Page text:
Tuesday, November 9, 2010


Issues and Challenges

5.2 The main challenge of the MOE in the development of support services is to improve the quality of school hostels with substandard facilities and is unsafe for accommodation in the rural areas. Such hostels were built through gotong royong projects or on ad hoc basis initiated by the local community, using low quality building materials and sub-standard building plans. The MOE also faces an increasing demand for residential schools to cater for the growing number of qualified and excellent students. At the same time, many hostels at teacher training colleges are underutilised due to the reduction in teacher trainee intakes for pre-service training. The overall cost of managing and operating these hostels have also risen with the increasing number of hostels and boarders as well as escalating prices of materials and services.

5.3 The operational costs for the text-book loan scheme (Skim Pinjaman Buku Teks, SPBT) have also increased. Furthermore, if the plan to replace the present printed text books with electronic books or e-book is realized, the MOE will need a bigger allocation to supply these e-books to students; train teachers and personnel in managing, maintaining, and storing such books; and provide for systematic and effective e-book distribution system.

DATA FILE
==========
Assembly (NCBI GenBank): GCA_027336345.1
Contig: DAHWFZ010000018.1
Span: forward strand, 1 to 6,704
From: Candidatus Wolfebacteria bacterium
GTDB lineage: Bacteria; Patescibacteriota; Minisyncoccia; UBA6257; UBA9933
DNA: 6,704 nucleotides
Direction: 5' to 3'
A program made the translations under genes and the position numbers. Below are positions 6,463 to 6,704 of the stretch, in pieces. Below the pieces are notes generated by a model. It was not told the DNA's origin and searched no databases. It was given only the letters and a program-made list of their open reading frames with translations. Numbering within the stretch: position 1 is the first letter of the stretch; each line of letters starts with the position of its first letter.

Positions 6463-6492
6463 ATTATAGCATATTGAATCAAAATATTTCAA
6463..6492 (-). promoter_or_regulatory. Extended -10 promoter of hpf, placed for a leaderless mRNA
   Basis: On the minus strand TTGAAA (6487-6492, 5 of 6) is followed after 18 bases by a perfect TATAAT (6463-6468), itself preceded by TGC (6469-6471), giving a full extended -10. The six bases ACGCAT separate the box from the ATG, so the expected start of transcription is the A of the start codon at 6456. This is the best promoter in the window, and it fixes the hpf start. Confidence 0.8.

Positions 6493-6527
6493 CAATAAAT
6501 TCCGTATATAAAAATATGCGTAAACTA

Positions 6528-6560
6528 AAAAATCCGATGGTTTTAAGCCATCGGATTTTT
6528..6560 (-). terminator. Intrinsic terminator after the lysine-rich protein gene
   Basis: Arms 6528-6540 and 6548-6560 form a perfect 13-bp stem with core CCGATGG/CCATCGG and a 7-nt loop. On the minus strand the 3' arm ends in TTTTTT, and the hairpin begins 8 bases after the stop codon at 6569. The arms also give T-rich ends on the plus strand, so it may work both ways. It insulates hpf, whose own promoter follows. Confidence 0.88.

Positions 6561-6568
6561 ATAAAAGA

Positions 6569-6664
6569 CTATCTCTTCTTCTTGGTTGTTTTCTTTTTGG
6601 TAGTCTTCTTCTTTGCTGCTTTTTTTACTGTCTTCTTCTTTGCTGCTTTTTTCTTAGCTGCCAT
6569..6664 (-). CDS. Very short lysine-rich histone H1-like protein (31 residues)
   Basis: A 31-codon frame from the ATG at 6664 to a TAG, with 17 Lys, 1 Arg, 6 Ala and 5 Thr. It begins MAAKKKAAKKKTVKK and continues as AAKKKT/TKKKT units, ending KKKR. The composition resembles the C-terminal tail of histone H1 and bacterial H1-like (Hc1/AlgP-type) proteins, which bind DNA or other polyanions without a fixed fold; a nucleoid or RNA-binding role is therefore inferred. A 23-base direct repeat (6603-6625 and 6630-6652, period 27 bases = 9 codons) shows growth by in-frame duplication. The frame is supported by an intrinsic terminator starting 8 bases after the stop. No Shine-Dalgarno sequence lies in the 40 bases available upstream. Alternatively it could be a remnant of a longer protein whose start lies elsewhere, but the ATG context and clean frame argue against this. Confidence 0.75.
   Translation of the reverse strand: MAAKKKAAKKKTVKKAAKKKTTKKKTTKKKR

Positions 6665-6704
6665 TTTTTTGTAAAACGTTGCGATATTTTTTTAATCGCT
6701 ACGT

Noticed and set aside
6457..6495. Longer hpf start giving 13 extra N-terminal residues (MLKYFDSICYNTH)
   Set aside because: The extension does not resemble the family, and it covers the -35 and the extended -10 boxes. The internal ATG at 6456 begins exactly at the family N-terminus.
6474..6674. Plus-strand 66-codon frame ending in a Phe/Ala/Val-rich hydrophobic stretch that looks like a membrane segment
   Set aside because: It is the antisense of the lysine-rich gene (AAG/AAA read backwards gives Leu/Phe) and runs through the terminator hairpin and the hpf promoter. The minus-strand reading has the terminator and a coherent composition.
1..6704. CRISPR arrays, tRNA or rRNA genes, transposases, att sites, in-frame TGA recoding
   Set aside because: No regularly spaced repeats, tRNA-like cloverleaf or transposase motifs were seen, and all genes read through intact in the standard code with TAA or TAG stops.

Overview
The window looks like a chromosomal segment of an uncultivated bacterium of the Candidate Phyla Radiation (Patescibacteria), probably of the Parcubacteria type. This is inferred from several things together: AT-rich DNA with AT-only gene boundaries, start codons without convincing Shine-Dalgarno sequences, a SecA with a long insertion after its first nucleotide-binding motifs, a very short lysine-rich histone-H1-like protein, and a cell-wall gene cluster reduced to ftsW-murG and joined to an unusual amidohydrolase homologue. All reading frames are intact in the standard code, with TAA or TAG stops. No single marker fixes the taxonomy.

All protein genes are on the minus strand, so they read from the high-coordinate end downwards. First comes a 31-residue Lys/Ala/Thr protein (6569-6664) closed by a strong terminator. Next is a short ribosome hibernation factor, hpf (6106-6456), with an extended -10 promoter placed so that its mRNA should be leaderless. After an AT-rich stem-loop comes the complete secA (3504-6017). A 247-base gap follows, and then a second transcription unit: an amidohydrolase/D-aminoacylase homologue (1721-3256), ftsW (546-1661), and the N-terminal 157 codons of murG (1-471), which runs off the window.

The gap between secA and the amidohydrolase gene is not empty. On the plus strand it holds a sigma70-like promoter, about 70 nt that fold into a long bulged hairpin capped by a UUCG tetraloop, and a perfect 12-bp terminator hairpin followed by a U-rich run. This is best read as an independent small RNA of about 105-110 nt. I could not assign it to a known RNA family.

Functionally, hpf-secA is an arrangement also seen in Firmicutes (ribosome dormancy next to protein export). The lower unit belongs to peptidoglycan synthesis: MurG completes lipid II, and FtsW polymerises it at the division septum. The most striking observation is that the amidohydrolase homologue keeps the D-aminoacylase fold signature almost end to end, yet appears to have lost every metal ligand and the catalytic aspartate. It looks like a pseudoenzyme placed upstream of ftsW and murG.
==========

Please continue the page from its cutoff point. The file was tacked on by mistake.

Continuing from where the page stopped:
5.4 The MOE also faces the challenge of providing sufficient funds for scholarships and study loans to all students and ensuring an effective management of the funds. For the Integrated School Health Programme (Program Bersepadu Sekolah Sihat, PBSS), the MOE has to ensure that all schools receive the services provided under the programme and to increase the frequency of these services. For the Supplementary Food Programme (Rancangan Makanan Tambahan, RMT) for primary schools, the challenge is to increase its allocation in order to expand the services to more poor students and ensure that the meals provided are nutritious and well balanced.

5.5 The MOE also faces the challenge of providing sufficient numbers of full-time student counselors to schools. At present, the number of counselors provided for each school is determined by using the existing ratio for teacher allocation. This practice is a disadvantage, especially to schools with small enrolment where the school heads usually have to assume the role of the counselor as well.

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